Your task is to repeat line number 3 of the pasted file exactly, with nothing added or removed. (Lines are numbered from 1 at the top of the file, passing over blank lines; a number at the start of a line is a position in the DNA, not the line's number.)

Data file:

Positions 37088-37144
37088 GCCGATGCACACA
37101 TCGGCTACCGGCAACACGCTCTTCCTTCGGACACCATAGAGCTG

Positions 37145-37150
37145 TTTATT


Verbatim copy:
37101 TCGGCTACCGGCAACACGCTCTTCCTTCGGACACCATAGAGCTG